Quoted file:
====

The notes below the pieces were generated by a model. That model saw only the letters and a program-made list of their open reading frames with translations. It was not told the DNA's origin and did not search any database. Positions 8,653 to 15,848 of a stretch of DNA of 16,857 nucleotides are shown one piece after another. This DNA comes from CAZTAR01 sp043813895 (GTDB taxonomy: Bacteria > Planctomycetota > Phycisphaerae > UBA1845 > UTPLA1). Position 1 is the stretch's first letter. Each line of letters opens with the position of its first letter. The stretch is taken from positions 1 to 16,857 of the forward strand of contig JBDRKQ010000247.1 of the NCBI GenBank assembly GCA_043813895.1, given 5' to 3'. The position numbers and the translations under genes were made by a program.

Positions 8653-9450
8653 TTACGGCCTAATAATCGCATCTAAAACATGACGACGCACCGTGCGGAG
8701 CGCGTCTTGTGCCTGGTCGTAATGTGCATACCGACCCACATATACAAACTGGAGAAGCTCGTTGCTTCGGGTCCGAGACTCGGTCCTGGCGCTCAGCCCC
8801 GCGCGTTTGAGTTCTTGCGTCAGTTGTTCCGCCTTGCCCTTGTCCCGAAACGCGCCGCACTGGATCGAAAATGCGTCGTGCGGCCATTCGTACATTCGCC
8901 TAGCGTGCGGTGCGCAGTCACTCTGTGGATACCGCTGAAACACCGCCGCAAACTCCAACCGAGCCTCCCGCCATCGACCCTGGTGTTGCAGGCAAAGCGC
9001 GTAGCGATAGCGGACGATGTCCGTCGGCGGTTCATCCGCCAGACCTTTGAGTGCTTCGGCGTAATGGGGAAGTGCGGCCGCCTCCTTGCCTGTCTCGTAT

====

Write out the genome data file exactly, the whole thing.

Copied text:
The notes below the pieces were generated by a model. That model saw only the letters and a program-made list of their open reading frames with translations. It was not told the DNA's origin and did not search any database. Positions 8,653 to 15,848 of a stretch of DNA of 16,857 nucleotides are shown one piece after another. This DNA comes from CAZTAR01 sp043813895 (GTDB taxonomy: Bacteria > Planctomycetota > Phycisphaerae > UBA1845 > UTPLA1). Position 1 is the stretch's first letter. Each line of letters opens with the position of its first letter. The stretch is taken from positions 1 to 16,857 of the forward strand of contig JBDRKQ010000247.1 of the NCBI GenBank assembly GCA_043813895.1, given 5' to 3'. The position numbers and the translations under genes were made by a program.

Positions 8653-9450
8653 TTACGGCCTAATAATCGCATCTAAAACATGACGACGCACCGTGCGGAG
8701 CGCGTCTTGTGCCTGGTCGTAATGTGCATACCGACCCACATATACAAACTGGAGAAGCTCGTTGCTTCGGGTCCGAGACTCGGTCCTGGCGCTCAGCCCC
8801 GCGCGTTTGAGTTCTTGCGTCAGTTGTTCCGCCTTGCCCTTGTCCCGAAACGCGCCGCACTGGATCGAAAATGCGTCGTGCGGCCATTCGTACATTCGCC
8901 TAGCGTGCGGTGCGCAGTCACTCTGTGGATACCGCTGAAACACCGCCGCAAACTCCAACCGAGCCTCCCGCCATCGACCCTGGTGTTGCAGGCAAAGCGC
9001 GTAGCGATAGCGGACGATGTCCGTCGGCGGTTCATCCGCCAGACCTTTGAGTGCTTCGGCGTAATGGGGAAGTGCGGCCGCCTCCTTGCCTGTCTCGTAT